Sacramento, CA 95819
One fortuitous Friday, Mrs. Lucas suggests we dine at OneSpeed, the latest creation of The Waterboy’s Rick Mahan. It bills itself as a pizza place. It’s a lot more. This Friday, however, we’re told the restaurant has only been open three weeks, placing it off-limits under the Restaurant Reviewer’s Code of Ethics. Notes were taken nonetheless.
OneSpeed. You know, as in bicycling, like the old Schwinns. In case there’s some doubt, bicycle gears interspersed with various-sized circular mirrors march across one mustardy, sienna wall. “Be green and give us your green, East Sacramento, pedal over to your new neighborhood pizza joint” might be the pitch.
So, naturally, we order no pizza.
Up from the venerable East Sacramento Hardware and down from Trader Joe’s, OneSpeed occupies the former home of Cafe Milazzo. In a nice tip of the hat, a Cafe Milazzo sign adorns the shelving behind the bar. The open kitchen, yellow-tiled Gaudi-esque pizza oven and welcoming earth tones make OneSpeed feel more expansive than it is.
We’re taken to a table by the manager and quickly learn the hostess has already promised it to another couple. The manager apologizes. We wait briefly in the forest-green bar where IPA, cider and, a nice touch, Pabst Blue Ribbon are on tap.
Immediate style points are scored with the purple beet appetizer with fresh mint and a bull’s-eye of pickled red onions in its center. The $15.50 artful blend of steamed mussels and clams in a sausage, tomato, garlic, leek and fennel broth is wonderfully aromatic and benefits from the waitress’ wise suggestion: an order of crusty focaccia to soak up the lonely rust-colored broth left after the shellfish are gone. Chilled potato-leek soup with cherry tomatoes gets thumbs up from Mrs. Lucas.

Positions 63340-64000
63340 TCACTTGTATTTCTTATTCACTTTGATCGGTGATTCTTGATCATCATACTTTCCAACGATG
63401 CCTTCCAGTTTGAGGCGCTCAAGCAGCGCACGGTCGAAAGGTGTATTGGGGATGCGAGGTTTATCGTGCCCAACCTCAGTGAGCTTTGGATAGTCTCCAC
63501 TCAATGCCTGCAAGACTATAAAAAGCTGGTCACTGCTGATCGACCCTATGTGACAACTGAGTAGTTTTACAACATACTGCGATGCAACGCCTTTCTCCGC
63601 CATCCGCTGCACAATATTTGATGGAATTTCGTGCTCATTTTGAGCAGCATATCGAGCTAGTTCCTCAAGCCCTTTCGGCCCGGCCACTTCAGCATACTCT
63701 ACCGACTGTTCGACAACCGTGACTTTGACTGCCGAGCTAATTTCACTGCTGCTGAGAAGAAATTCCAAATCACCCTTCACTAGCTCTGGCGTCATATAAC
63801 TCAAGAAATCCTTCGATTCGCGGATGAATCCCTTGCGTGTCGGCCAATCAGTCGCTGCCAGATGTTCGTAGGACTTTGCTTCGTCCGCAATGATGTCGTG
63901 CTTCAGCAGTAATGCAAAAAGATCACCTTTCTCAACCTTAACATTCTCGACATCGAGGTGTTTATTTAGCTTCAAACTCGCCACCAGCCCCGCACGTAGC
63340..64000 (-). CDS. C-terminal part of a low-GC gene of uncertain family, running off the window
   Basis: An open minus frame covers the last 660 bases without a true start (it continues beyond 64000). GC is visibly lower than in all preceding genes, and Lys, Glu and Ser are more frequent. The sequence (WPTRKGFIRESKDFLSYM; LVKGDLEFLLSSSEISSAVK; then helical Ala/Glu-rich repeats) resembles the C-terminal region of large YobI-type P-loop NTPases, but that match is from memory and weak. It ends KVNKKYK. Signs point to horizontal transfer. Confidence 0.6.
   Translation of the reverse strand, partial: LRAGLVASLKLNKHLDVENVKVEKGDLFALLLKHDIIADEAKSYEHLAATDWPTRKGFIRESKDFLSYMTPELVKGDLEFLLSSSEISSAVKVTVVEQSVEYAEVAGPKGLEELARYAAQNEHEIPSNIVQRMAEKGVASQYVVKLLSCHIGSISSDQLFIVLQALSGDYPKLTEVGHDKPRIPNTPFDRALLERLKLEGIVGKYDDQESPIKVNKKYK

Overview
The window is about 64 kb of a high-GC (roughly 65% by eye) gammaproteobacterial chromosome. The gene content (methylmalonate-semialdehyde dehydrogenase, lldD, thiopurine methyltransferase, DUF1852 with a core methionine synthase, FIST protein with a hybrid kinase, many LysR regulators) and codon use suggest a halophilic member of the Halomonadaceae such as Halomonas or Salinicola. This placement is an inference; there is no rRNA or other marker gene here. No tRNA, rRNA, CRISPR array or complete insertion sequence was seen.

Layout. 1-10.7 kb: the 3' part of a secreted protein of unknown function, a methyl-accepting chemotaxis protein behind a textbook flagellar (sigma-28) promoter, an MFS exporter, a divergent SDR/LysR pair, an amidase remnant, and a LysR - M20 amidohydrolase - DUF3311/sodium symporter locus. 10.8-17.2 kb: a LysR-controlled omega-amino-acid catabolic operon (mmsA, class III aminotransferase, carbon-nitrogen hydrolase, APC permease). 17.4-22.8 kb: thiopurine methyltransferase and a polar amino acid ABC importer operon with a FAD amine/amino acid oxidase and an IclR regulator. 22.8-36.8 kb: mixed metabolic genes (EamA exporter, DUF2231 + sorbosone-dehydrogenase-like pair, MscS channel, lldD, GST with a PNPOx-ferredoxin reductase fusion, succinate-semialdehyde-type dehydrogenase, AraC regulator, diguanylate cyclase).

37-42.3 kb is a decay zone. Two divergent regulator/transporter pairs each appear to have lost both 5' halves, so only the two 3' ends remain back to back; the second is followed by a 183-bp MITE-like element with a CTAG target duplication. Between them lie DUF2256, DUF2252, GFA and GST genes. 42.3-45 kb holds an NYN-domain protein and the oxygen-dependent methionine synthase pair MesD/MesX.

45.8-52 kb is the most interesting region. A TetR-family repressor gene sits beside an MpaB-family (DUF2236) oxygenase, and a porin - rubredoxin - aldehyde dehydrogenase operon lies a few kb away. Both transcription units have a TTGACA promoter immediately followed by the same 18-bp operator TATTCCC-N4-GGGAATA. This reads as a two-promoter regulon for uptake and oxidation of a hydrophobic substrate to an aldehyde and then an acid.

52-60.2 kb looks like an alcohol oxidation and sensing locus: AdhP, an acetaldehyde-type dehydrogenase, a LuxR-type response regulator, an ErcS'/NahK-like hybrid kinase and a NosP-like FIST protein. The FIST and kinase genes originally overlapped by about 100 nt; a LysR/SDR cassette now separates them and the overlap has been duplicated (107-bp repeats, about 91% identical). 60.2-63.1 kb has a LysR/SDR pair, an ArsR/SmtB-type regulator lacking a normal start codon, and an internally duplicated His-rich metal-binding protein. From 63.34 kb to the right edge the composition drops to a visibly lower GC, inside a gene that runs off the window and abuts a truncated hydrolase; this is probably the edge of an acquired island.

OneSpeed carries on Mahan’s tradition of fresh ingredients, a tradition easily tasteable. All in all, for three weeks in operation, things seem remarkably together.
Three weeks later, things are significantly improved at a star-studded lunch arranged by Sotiris Kolokotronis, who is toasted by one of this usual lunch crowd, Rusty Areias, as the “Mayor of Midtown.” At the other end of the table of nine is Geoff Petrie and Angelo Tsakopoulos, who tells a pretty bitchin’ shaggy-dog pope joke. Darrell Corti is at the far end of the table and, in a nifty bit of OneSpeed symmetry, David Berkley brings bottles of Bugey Mondeuse, a wine from where they’re pedaling in the Tour de France this day.
The conversation touches on the Faema E61, the Rolls Royce of espresso machines (there’s one at Hot Italian). Then it turns to the late Cafe Natoma in Folsom. Tsakopoulos was a partner. Berkley the wine expert. Mahan worked there in 1984. The world is small.
This visit, there’s plenty of pizza. Pepperoni with oregano and olives at $14 is a bit pedestrian. Sausage with broccoli rabe and mozzarella, also $14, is more interesting, but the oohs and ahs rain down for the unexpected delight of the owner’s pizza: potato, caramelized onion, pancetta, goat cheese, olives and arugula.
The gnocchi with brown butter and sage is also a hit, although the $9.50 fritto misto of shrimp, peppers, fennel, anchovy and stuffed olives is mushy, needing more time in the fritto machine. The lemon aioli sauce with it isn’t a heaven-made match.
The sausage and cannellini at $10.50 is a sweet, stick-to-the-ribs dish whose ratings would rise if eaten before the pizza. The final sampling of calzone—prosciutto, broccoli rabe, mozzarella, goat cheese, garlic, tomatoes—at $15 is pronounced the best he’s ever eaten by His Honor Frank Damrell, a notorious shellfish slattern who wolfs down the steamed mussels and clams from above, which at lunch is an appetizer at half the entree price. Greg Larson, sitting across the table, says the calzone has improved noticeably since he ordered it the first week of OneSpeed’s operation.
An eclectic and enjoyable—albeit somewhat expensive—addition to Sacramento’s stable of restaurants.